Good Magazine wrote about a new 6,000-square-foot rooftop farm that went up in New York City. The rooftop farm sits on top of an industrial building, a former bagel factory in Greenpoint, Brooklyn. Ben Flanner, a former e-Trade employee, used a crane to dump some 200,000 pounds of dirt on top of the building. In addition to being a farm, the new rooftop also serves as a green roof. Goode Green, a green roof design and installation firm, found the building and helped with logistics.
According to Good magazine, “the Rooftop Farms’s first salad greens are just being harvested and sold to local restaurants (they hope to soon set up a stand to make sure most of their produce stays as local as possible), and a wealth of other crops—tomatoes, onions, green beans, cucumbers, among many others—will be pulled up as the summer goes on.” Read the article
Also, The New York Times reports that organic farms are becoming prized subdivision amenities. The New York Times writes: “from Vermont to central California, developers are creating subdivisions around organic farms to attract buyers. If you plant it, these developers believe, they will buy.” A senior fellow at the Urban Land Institute, Ed McMahon, was quoted as saying: “there are currently at least 200 projects that include agriculture as a key community component.”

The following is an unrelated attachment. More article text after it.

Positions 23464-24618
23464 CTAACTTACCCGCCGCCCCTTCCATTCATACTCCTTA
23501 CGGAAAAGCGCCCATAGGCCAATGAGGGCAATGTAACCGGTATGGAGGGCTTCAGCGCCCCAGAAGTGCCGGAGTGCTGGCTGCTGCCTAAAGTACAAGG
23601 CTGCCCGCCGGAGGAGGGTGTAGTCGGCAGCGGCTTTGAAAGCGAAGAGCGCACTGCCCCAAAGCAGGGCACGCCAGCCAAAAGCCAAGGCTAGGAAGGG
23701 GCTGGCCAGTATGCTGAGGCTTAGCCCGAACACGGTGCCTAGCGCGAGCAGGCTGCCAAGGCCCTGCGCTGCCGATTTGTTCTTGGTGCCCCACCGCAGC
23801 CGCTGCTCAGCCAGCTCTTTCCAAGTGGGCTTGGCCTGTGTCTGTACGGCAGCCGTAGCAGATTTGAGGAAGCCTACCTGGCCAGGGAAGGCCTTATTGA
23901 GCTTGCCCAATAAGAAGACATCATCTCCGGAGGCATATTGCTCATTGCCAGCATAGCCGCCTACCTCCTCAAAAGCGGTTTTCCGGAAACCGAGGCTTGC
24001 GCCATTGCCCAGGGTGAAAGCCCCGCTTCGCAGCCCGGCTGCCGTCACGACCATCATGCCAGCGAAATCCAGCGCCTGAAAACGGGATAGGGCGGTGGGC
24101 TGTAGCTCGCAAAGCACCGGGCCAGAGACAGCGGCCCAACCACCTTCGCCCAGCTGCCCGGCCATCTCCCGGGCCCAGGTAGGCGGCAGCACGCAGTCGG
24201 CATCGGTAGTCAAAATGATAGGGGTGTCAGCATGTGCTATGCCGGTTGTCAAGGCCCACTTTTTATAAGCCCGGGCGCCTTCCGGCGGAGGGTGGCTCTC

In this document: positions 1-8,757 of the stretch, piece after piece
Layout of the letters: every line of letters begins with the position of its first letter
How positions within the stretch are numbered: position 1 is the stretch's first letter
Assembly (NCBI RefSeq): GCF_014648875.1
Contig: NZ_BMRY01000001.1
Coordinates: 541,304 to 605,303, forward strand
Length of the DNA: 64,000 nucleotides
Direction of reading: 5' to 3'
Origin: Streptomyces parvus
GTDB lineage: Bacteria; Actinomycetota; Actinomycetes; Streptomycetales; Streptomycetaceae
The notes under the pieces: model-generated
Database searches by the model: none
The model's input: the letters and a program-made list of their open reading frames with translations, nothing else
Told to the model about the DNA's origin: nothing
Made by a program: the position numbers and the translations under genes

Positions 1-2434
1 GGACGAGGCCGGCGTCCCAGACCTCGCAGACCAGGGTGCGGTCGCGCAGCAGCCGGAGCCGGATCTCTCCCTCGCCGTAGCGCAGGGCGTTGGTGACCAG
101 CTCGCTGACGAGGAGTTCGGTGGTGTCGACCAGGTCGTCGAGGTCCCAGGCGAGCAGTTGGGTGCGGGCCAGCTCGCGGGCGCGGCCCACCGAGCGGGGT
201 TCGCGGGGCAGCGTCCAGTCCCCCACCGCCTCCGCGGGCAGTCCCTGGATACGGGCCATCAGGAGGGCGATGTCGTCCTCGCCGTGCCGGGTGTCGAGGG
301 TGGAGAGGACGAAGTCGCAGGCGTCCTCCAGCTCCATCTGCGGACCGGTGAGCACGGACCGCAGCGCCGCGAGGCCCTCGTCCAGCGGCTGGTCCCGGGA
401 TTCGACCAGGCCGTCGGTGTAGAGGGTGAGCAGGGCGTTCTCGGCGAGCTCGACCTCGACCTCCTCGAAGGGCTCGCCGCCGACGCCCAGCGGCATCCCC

Developers are finding ways to use farms to add value to subdivisions. In some new developments, developers are adding “edible landscape” components. For instance, in one project, edible landscapes are found ”at street corners there are blueberry bushes, fig bushes, peach trees and spotted apple trees.” In more rural subdivisions, developers are promoting “rural quality” in developments, and often renting out plots within subdivisions to farmers. Others are adding livestock. Ed McMahon was quoted as saying: “open space improves the returns for a developer.” Read the article
Image credit: Good Magazine